Listening to music, for me, is immersive. I wish to be enveloped in melody, washed over by lyrical whimsy and transported through waves of sonic delights to transcendental states of heightened perceptions. I want to fall into music, to feel emotions and to become at one with the albums I listen to. Much of this requirement I blame on Pink Floyd’s 1973 masterpiece, ‘Dark Side of the Moon’, as that is an album set a bar, that for many, is a totally unrealistic target with only a few bands reaching somewhere close; Fish era Marillion, moments from Dire Straits, recent albums from John Grant and Public Service Broadcasting standing out.
Putting on my headphones and listening to the six tracks on the new album from Starfish64, ‘The Future In Reverse’, I was reminded greatly of these highlight moments of musical enjoyment for me as the band, which comprises Dieter Hoffman, Henrik Kropp, Martin Pownall and Dominik Suhl (ably assisted by Kass Moody, Julie Pownall, Jan Thiede and Simon Triebal), have created a delicious flight of fantasy that echoes (pun intended) Floyd in its sweeping and swooping harmonies between guitars, keyboards and voices. Minimal in its concept and use of equipment, it nevertheless has shown craftsmen at the top of their game giving full vent to their talents.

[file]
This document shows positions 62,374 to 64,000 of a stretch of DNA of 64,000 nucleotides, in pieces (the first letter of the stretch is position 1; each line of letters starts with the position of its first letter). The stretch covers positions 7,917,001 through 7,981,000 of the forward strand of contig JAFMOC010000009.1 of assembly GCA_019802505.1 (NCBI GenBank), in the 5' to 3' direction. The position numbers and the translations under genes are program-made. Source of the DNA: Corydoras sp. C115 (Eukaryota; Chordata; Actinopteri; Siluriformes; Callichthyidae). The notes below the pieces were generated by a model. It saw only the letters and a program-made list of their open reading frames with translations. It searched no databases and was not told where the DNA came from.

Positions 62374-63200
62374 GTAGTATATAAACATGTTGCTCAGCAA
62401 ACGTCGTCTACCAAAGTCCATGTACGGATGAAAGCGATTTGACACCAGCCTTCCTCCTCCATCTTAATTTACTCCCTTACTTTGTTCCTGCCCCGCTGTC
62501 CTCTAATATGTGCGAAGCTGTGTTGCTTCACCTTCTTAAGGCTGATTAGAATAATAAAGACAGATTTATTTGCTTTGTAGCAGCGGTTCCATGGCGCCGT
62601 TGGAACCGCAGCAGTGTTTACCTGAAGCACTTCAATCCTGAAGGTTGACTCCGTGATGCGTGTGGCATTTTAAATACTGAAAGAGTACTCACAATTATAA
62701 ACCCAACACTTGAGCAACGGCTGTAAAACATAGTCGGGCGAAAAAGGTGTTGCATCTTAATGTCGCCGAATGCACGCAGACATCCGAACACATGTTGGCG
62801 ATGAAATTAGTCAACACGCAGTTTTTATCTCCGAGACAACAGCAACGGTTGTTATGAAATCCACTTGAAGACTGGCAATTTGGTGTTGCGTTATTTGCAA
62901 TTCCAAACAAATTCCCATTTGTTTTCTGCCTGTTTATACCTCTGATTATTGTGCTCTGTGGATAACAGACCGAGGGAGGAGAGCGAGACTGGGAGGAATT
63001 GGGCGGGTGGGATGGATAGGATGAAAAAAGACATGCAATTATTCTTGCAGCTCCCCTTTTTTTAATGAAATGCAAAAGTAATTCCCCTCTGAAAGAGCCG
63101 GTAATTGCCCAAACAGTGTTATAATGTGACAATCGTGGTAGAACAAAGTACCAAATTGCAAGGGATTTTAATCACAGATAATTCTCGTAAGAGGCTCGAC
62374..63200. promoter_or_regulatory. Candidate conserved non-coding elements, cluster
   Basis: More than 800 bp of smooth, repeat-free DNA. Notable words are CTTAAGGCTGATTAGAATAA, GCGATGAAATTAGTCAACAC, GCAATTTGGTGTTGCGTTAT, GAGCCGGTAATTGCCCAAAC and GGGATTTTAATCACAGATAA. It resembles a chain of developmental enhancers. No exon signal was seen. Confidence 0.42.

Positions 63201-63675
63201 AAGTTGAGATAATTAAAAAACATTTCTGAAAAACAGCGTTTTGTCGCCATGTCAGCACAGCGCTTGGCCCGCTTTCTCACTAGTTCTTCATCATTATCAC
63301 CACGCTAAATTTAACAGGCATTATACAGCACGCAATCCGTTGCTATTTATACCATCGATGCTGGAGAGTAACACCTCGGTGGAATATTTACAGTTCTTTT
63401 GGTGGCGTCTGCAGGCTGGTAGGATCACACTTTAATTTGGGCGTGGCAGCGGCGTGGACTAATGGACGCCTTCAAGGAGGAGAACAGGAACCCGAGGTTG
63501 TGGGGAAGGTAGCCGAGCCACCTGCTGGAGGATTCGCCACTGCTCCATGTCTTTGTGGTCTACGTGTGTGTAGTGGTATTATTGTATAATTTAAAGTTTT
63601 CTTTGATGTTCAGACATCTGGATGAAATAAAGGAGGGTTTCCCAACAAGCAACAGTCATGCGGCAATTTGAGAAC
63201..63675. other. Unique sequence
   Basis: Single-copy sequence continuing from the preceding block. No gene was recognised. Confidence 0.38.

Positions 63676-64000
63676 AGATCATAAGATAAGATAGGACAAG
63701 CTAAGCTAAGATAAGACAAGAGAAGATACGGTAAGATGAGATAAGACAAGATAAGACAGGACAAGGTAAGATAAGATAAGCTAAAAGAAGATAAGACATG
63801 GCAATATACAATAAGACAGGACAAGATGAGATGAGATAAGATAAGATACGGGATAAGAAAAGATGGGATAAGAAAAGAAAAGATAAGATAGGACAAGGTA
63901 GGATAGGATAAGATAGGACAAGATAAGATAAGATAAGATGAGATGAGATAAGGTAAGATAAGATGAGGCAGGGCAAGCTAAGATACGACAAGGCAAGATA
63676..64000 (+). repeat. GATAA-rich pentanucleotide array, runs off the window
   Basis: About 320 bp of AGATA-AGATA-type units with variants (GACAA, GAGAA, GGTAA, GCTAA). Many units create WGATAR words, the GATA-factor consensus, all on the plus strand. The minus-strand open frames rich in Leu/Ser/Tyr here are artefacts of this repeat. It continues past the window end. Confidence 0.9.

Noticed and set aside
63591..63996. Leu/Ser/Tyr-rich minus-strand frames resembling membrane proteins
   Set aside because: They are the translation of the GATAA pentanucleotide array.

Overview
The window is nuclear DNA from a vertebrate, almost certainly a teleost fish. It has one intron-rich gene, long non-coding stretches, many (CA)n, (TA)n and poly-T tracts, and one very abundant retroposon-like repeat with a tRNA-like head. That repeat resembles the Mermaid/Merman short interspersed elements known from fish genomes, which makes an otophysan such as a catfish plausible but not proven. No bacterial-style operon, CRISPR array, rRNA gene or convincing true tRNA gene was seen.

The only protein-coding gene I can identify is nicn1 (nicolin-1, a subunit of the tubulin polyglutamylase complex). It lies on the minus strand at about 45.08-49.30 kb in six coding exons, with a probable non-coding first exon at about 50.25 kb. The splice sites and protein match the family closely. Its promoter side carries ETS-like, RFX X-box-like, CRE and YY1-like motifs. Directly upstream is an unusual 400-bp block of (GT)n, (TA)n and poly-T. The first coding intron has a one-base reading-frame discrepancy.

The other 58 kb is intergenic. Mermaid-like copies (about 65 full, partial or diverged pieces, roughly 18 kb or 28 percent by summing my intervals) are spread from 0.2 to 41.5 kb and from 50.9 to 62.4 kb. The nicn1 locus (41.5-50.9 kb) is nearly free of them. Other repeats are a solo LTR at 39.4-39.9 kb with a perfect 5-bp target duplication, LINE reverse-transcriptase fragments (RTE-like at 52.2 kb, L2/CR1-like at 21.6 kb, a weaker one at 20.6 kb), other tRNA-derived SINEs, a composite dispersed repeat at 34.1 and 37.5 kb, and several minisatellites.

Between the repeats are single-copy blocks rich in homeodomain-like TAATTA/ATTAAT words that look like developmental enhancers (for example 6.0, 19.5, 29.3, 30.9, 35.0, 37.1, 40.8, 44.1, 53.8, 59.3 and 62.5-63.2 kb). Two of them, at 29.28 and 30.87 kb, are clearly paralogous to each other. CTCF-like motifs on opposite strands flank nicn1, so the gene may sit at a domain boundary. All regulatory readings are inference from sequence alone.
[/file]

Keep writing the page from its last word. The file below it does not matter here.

For me, the great joy of this album is the interplay and harmony between guitar and keyboards, reminiscent of Messrs Gilmour and Wright but also, and perhaps more so Steve Rotherey and Mark Kelly of Marillion. I recently reviewed, for my own website:
Marillion’s last album where one slight criticism I gave was that I felt that many of the tracks felt like Steve and Mark were either held back or didn’t give themselves total full reign to really expand and develop their interplay.
‘The Future In Reverse’ does this, in spades and with knobs on; beautifully, elegantly and expertly. The harmonies developed are sumptuous, they drive with focus and they help create what is a most immersive and enjoyable listen.
Released 11th June 2018